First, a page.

Social, mobile, big data, and cloud are mainstream. What is next? These technologies helped startups become multibillion-dollar enterprises and led to an AI revival. Today, however, only about one-fourth of AI efforts get past the pilot phase. Is implementing AI in production going to trigger new waves of change? Will the pattern be similar to what we saw in the 2010s?

Certainly, getting value out of AI will be important in the 2020s. I see many other emerging technology changes happening quietly, however, off the radar of many clients. For example, while we wait for quantum computers to finally do something, everyone is missing the revolution in quantum location, time keeping, and sensing. Software is quietly learning how to code itself. Blockchain, AI, and edge computing, hot technologies individually, are slowly starting to work together. Lastly, there is a revolution happening in infrastructure: Consider IBM’s two-nanometer chip announcement, ARM’s Cassini edge server architecture, or private 5G-enabled edge clouds. As if it was not complex enough already, all of these have a relationship to AI or its cousin, machine learning. So what does the future really hold?

I have concluded that emerging information technologies will create dramatic changes in this decade, but they will not follow the patterns you saw in the 2010s. Instead, new technologies will help future fit firms seize leadership positions in a decade of both uncertainty and rapid change. This makes staying ahead of trends as important as it ever was, maybe even more so.

To help clients, I have taken a new job at Forrester as our vice president of emerging technology portfolio. In this new role, it’s my job to help our clients figure out how to accelerate through new technology innovations. We have a lot of exciting research to roll out over the next year, but I’d like to spend a moment on our first: Forrester’s “recipe” for researching and experimenting with emerging technology, just published in the “Master Emerging Technology And Trends Research” report, as well as four short supplementary documents. These will form the foundation of much more analysis and guidance coming over the next six months.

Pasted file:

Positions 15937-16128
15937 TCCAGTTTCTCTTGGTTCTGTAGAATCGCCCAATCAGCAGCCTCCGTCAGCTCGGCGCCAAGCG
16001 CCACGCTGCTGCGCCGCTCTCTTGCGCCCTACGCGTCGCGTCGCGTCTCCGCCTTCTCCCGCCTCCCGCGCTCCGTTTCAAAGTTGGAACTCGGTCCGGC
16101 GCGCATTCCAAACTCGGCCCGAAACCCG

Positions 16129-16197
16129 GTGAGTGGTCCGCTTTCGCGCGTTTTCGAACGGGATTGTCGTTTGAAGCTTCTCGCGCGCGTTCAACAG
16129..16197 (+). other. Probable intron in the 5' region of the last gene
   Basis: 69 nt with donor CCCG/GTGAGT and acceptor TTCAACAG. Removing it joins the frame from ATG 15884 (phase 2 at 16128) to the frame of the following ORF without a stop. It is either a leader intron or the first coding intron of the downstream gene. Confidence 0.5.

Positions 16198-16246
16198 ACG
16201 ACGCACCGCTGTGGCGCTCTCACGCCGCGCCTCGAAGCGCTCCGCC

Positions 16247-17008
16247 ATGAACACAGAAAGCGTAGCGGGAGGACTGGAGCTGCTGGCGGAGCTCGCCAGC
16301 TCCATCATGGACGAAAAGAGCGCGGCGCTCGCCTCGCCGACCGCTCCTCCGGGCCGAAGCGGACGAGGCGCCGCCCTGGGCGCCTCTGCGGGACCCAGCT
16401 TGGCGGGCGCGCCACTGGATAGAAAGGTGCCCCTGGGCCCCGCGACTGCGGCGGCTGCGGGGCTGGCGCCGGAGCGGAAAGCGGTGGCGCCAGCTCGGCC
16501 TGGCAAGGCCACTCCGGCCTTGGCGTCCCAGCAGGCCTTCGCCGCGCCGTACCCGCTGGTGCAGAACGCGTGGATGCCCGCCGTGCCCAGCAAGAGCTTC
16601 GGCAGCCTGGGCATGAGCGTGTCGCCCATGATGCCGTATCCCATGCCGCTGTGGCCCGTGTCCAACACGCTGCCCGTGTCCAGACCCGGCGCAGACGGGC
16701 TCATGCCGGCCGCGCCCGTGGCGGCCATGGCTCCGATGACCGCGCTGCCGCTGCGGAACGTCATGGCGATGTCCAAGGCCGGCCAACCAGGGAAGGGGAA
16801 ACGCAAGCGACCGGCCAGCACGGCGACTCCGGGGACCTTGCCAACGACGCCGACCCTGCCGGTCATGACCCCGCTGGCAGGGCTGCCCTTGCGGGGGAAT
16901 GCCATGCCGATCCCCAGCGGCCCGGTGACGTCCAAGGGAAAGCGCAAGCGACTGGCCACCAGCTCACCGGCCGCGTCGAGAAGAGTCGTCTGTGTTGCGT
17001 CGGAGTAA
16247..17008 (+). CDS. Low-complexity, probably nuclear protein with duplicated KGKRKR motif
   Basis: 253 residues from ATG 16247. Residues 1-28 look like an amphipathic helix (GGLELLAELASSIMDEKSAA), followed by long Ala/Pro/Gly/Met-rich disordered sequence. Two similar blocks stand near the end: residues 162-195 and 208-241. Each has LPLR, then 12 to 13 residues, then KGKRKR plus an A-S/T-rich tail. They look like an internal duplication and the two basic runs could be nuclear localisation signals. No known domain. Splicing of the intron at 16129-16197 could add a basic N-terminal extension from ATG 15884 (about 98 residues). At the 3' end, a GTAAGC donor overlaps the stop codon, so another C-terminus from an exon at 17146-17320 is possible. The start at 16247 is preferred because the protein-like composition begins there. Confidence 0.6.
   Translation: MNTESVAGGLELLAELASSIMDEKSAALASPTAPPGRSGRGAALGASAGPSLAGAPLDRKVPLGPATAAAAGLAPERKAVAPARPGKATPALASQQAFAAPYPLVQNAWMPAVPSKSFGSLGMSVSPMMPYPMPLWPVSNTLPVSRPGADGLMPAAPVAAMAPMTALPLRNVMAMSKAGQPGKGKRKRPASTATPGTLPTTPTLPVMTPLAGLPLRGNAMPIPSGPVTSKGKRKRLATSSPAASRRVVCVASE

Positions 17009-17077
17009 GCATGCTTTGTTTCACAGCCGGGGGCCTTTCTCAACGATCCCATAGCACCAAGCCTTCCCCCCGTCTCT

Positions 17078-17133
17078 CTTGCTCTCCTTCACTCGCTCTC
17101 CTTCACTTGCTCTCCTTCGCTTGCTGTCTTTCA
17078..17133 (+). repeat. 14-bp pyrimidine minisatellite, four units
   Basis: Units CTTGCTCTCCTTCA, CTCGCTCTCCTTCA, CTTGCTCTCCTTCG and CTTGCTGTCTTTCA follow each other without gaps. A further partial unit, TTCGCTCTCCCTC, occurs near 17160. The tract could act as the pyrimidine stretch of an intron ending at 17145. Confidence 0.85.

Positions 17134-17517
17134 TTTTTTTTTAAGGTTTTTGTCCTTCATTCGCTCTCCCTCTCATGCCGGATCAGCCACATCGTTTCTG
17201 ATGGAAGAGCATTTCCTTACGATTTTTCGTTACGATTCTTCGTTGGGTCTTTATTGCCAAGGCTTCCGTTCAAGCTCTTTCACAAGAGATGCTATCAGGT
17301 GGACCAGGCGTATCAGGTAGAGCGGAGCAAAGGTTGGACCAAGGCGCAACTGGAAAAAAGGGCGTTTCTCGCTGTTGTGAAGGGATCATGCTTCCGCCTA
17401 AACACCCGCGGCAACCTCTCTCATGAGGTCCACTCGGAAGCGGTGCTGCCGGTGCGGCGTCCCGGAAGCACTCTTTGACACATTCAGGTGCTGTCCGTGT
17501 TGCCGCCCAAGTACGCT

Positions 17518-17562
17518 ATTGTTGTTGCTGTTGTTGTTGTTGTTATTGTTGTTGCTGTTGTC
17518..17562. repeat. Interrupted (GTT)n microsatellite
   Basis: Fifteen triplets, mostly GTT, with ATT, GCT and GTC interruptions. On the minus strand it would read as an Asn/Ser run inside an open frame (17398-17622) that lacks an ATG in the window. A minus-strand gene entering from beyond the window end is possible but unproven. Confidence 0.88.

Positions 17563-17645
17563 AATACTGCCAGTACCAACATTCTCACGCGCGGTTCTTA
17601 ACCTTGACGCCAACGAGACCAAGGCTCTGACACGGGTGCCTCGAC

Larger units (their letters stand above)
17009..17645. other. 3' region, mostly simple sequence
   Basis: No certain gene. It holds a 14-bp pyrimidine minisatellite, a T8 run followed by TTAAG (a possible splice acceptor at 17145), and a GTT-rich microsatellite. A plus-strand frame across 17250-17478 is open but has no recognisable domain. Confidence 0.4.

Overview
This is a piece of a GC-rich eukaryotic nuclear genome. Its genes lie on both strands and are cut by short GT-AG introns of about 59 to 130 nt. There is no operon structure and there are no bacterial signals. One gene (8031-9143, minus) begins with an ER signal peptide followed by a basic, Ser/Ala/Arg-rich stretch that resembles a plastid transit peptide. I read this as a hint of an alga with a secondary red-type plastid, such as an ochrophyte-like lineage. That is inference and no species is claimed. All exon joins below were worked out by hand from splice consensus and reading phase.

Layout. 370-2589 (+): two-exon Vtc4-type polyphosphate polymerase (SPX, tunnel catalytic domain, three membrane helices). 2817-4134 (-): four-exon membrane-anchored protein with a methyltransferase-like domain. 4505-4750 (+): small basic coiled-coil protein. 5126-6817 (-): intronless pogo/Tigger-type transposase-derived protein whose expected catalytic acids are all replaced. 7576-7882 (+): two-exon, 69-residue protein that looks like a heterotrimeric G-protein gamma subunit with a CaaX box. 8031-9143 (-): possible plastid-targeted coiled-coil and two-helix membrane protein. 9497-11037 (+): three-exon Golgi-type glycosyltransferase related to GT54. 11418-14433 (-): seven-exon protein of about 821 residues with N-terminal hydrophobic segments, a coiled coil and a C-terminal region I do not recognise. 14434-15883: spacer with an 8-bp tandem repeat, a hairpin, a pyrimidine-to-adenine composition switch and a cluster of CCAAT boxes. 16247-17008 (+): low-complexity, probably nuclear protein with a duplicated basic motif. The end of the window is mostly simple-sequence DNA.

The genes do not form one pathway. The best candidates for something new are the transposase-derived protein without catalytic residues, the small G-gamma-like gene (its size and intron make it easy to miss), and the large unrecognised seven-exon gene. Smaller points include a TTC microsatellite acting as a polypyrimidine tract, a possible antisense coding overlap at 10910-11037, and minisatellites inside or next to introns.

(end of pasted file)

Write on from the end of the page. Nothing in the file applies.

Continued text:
In this research, we use the ReCPI acronym as our model: “Re” stands for Research, “C” for Communicate, “P” for Prove, and finally, “I” stands for Integration of research and experimentation into funded innovation efforts. Each element of our framework is further broken down into two or three subelements, as shown here:

ReCPI is not a completely new model but rather an evolution of previous frameworks such as our Agile technology introduction framework, LIFT, and technology-driven innovation. It represents 10 years of best practices, with a few differentiating features that are relevant for the 2020s. We think the following four elements differentiate our research and will help you master emerging technologies in the 2020s:

  • Emphasize trends and opportunities over lists of emerging technologies. Most firms I work with get so wrapped up in a single emerging technology that they miss opportunities when several technologies come together. ReCPI will guide you around that trap.
  • Take a more expansive view of potential risk and value. Most frameworks only look at the immediate problems solved by a new technology and evaluate only the risk due to technology maturity. ReCPI will open your aperture so that you understand all benefits and look at all risks.
  • Assess emerging technology fit in terms of culture, talent, and process. Most frameworks only answer the question, “Is the technology ready for your organization?” In ReCPI, we also ask, “Is your organization ready for the technology?”
  • Separate research from innovation. Many firms I work with identify a new technology, look to implement solutions, and fail due to lack of business traction. In ReCPI, we provide guidance to help avoid this outcome. Emerging technology research and experimentation is integrated into innovation efforts, where executives spend money to achieve change.

It’s time to examine how your firm finds, implements, and co-develops emerging technologies. Even if you think you are good, you need to get better. If you are not a client, you can still benefit by thinking of the bullets above as advice.

Next up on my agenda is research on the future of edge computing and quantum computing. These reports will be part of the future of tech series that itself is part of our broader effort to help you accelerate. Stay tuned and stand by!